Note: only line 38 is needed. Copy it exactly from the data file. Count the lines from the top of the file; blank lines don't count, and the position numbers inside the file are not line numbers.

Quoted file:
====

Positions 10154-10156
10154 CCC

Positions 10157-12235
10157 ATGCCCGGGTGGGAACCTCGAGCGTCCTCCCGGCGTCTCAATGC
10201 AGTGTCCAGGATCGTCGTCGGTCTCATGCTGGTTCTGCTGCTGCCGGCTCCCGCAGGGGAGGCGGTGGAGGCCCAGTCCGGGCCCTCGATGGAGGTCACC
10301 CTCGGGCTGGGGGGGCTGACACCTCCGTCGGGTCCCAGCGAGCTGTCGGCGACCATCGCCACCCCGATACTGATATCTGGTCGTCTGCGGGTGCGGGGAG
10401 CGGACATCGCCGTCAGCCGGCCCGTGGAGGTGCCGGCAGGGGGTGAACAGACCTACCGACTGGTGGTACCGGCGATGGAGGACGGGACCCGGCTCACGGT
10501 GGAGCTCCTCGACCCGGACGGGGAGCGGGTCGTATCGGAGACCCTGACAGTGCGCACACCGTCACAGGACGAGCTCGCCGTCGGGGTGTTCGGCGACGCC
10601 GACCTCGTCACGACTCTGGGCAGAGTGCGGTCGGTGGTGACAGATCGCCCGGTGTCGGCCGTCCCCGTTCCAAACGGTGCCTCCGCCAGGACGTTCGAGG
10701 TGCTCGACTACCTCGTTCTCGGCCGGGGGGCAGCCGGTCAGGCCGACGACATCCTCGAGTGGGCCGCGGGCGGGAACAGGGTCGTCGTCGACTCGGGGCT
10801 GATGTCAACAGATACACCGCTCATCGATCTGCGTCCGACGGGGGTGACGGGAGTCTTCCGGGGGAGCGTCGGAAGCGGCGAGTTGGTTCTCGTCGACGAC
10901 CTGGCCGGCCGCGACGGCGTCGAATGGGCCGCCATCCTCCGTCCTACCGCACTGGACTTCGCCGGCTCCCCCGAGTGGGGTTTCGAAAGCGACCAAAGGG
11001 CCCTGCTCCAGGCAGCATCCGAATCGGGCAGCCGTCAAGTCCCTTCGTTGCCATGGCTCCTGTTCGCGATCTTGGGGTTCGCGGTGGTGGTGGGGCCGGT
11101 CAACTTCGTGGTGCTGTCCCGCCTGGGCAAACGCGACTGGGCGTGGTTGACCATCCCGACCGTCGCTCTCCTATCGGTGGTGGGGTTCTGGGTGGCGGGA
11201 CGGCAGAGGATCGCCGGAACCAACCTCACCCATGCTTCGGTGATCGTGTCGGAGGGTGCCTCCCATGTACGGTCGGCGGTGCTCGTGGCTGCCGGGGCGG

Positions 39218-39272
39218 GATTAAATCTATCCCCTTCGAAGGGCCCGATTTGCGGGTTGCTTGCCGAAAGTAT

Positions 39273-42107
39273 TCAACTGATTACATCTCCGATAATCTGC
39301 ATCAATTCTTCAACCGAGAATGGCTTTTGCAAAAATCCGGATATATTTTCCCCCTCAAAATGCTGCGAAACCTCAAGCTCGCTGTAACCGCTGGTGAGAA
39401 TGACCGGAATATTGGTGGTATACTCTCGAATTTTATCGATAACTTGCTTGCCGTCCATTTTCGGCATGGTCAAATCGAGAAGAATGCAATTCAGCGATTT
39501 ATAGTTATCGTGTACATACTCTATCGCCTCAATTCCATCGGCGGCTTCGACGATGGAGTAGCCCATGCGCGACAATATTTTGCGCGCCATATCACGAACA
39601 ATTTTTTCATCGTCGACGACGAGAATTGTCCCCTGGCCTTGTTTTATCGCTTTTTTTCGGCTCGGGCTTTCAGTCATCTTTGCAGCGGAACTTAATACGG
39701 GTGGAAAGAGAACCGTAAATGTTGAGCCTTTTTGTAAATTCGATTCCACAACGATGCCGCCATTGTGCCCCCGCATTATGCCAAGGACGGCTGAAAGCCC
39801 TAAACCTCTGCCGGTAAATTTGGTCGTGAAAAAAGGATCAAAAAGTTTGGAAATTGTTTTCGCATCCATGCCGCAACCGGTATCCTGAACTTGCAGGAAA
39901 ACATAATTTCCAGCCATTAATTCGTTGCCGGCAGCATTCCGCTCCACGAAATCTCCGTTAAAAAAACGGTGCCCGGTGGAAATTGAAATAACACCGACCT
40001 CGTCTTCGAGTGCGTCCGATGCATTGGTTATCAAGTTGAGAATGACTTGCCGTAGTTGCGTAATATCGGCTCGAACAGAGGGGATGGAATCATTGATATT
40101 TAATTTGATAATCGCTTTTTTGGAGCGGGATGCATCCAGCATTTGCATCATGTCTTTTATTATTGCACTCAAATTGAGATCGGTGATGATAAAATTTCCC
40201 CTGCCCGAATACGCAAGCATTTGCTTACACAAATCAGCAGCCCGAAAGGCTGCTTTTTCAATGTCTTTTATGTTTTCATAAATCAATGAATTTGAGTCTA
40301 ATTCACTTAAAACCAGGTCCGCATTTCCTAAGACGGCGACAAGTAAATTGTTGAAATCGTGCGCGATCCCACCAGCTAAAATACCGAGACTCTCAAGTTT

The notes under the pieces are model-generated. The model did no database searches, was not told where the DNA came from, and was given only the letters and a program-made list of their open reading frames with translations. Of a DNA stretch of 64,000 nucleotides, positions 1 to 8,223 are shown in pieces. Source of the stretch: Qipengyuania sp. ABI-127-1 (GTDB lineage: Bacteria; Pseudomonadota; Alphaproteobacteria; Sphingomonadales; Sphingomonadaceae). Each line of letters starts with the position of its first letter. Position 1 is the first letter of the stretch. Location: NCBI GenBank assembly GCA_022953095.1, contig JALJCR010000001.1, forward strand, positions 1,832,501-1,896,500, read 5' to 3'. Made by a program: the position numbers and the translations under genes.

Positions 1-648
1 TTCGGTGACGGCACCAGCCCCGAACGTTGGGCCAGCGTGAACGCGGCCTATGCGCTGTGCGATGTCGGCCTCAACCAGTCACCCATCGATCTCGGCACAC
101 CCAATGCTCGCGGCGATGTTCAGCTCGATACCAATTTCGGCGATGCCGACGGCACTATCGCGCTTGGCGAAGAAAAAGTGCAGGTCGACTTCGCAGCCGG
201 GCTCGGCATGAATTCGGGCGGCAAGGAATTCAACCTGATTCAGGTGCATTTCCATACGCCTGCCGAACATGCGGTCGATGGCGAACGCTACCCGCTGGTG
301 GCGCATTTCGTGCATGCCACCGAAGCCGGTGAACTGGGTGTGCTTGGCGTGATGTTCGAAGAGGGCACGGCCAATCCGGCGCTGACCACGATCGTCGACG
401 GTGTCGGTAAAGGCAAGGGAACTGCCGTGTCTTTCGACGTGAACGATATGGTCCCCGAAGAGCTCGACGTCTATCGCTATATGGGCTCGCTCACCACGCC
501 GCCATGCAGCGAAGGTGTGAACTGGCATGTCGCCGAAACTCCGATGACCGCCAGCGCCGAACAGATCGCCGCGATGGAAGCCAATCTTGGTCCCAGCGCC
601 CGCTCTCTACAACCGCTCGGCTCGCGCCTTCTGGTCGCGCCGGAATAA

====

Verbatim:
501 GCCATGCAGCGAAGGTGTGAACTGGCATGTCGCCGAAACTCCGATGACCGCCAGCGCCGAACAGATCGCCGCGATGGAAGCCAATCTTGGTCCCAGCGCC